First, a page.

Lights down, curtain up – theatre is an ephemeral art form, a moment of magic here and gone, reliant upon months (sometimes years) of collaboration between actors, directors, designers, producers and production team. Yet, at the end of a performance, the scenery, props and costumes all remain – a reminder of the physical world created upon the stage. Centre Stage: Celebrating Theatre in Bristol, the free exhibition at the Royal West of England Academy that ran from 11 December 2015 to 24 January 2016, explored this materiality, turning the spotlight on those working in the wings and behind the scenes as well as the famous names on stage.
Visitors were invited to explore the worlds of two of the best known musical productions by theatre producer Cameron Mackintosh that have been staged in recent years at the Bristol Hippodrome – Mary Poppins and Phantom of the Opera (Mackintosh has a long association with the city since he staged his first production here, Little Women, in 1967); investigate the contributions of designers, scenic artists and costume makers in creating the art of illusion; discover ‘lost moments’ captured in a selection of intimate production photographs taken by Derek Balmer and Desmond Tripp over a period of four decades at the Bristol Old Vic; and immerse themselves in an artwork produced by Judith Aston that provided a glimpse into the captivating bond between audience and performer, A Theatre Within a Theatre.
Marking the 250th anniversary of Bristol Old Vic – Bristol’s longest running theatre – 70 years of the Bristol Old Vic Theatre Company, 70 years of the Bristol Old Vic Theatre School, 70 years of the Theatre Club and 65 years of the University of Bristol Theatre Collection, the exhibits on display were chosen to illuminate theatrical art and to celebrate the rich and complex history of theatre in Bristol.
Prior to the opening in 1766 of what is now known as the Bristol Old Vic in King Street, performances were held across the city in numerous spaces including a theatre below Brandon Hill in Jacobs Wells, which held its last performance – a pantomime – in 1779. A number of other theatres later sprang up in the city. These included the Regency Theatre on Prince Street in 1812; the New Theatre Royal on Park Row in 1867 (later becoming the Prince’s Theatre), which remained until its destruction in the Blitz; the Little Theatre in Colston Hall in 1923; and a number of musical and entertainment venues including the People’s Palace, the Empire, and the lavishly decorated Bristol Hippodrome which opened in 1912 and is still in operation today.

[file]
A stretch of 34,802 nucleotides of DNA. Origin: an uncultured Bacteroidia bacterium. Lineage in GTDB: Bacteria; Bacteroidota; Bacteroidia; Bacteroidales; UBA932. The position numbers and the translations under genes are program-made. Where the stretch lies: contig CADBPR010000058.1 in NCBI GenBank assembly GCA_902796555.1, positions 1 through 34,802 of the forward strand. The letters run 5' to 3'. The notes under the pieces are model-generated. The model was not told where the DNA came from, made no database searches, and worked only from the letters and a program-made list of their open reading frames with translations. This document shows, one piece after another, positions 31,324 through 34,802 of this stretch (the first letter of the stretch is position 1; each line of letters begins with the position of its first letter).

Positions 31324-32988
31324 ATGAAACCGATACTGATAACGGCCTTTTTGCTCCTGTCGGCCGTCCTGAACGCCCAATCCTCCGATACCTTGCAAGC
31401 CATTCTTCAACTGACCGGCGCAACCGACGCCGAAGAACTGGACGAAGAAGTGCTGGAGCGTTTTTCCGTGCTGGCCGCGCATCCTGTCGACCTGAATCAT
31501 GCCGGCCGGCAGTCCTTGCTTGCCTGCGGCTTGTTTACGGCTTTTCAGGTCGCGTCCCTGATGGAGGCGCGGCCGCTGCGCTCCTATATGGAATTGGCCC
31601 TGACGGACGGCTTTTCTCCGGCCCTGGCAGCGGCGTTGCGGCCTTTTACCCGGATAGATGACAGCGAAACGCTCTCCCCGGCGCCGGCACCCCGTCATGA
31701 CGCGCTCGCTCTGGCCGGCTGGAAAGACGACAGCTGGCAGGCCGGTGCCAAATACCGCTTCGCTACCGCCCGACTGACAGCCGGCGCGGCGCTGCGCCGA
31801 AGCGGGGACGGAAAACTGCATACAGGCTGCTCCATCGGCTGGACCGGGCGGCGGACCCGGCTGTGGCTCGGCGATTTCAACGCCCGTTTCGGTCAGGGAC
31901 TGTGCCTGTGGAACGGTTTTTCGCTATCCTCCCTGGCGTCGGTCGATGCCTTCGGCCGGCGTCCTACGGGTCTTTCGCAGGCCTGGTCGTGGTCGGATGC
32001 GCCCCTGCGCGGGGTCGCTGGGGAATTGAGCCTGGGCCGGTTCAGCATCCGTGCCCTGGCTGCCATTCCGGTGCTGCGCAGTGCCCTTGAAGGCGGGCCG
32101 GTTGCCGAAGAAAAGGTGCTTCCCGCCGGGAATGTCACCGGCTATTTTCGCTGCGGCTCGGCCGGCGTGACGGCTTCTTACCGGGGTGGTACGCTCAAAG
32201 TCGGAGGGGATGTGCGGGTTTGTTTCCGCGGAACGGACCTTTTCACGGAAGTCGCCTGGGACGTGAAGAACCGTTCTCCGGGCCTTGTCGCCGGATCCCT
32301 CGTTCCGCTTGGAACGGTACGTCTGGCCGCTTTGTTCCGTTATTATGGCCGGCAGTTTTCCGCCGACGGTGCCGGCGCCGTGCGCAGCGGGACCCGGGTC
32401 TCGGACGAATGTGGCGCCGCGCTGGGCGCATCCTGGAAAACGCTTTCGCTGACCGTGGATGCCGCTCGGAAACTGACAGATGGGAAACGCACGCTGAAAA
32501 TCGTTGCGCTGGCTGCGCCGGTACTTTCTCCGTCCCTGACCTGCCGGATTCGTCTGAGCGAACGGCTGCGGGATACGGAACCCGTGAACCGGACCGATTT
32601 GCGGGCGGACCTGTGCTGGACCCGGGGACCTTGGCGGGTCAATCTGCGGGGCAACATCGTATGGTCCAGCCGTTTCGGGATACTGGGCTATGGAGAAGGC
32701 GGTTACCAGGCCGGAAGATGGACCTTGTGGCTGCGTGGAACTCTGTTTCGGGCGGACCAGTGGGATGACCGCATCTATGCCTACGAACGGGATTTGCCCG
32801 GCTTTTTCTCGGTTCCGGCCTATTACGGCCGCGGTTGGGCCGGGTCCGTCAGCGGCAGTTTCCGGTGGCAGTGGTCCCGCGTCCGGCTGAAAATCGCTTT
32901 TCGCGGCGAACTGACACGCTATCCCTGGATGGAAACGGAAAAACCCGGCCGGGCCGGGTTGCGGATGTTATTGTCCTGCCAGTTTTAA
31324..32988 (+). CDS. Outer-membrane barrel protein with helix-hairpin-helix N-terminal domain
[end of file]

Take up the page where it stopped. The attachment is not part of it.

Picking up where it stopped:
From the mid-nineteenth century, the Theatre Royal (now the Bristol Old Vic), suffered from mixed fortunes, due in part to its dockside location as well as theatrical competition, and, later, the widespread popularity of the moving image. It took until the mid-twentieth century for it to be re-established as a venue for serious drama and repertory theatre in the city.
Following the Second World War, the Council for Entertainment, Music and the Arts (later the Arts Council) invited the London Old Vic to organise a resident repertory company at the theatre, and in 1946 the Bristol Old Vic Company was formed, the same year that the Bristol Old Vic Theatre School opened. In 2016, to mark its 250th anniversary, the theatre will enter a new period of transformation, which will reconnect the theatre with King Street, including the stripping away and opening up of its current façade.
Bristol continues to thrive as a centre for theatre and is now also home to the renowned Shakespeare at the Tobacco Factory, the Tobacco Factory and Brewery Theatres, plus Acta Community Theatre, the Alma Tavern and Theatre, Redgrave Theatre, the Wardrobe Theatre and the Wickham Theatre, based at the University of Bristol. The University’s Drama Department was established in 1947, the first in the UK, and shortly after, in 1951, the Theatre Collection was founded. It is now recognised as one of the world’s leading archives of British theatre and live art.
Centre Stage provided the setting for the first in a series of Bristol 800 weekenders, part of the year-long programme of events and activities celebrating significant Bristol anniversaries dating back to the inauguration of the first mayor in May 1216. Special free events staged over the weekend included: gallery talks with Jo Elsworth (Director of the University of Bristol Theatre Collection), Derek Balmer (painter, photographer and former president of the RWA), and Judith Aston (creator of the Theatre Within a Theatre exhibit); The Secrets of Scenic Art, a session delivered by staff, students and alumni of Bristol Old Vic Theatre School; and an audience Q&A with Rachel Walker and Eleanor Smith, costumiers from Bristol Old Vic Theatre School.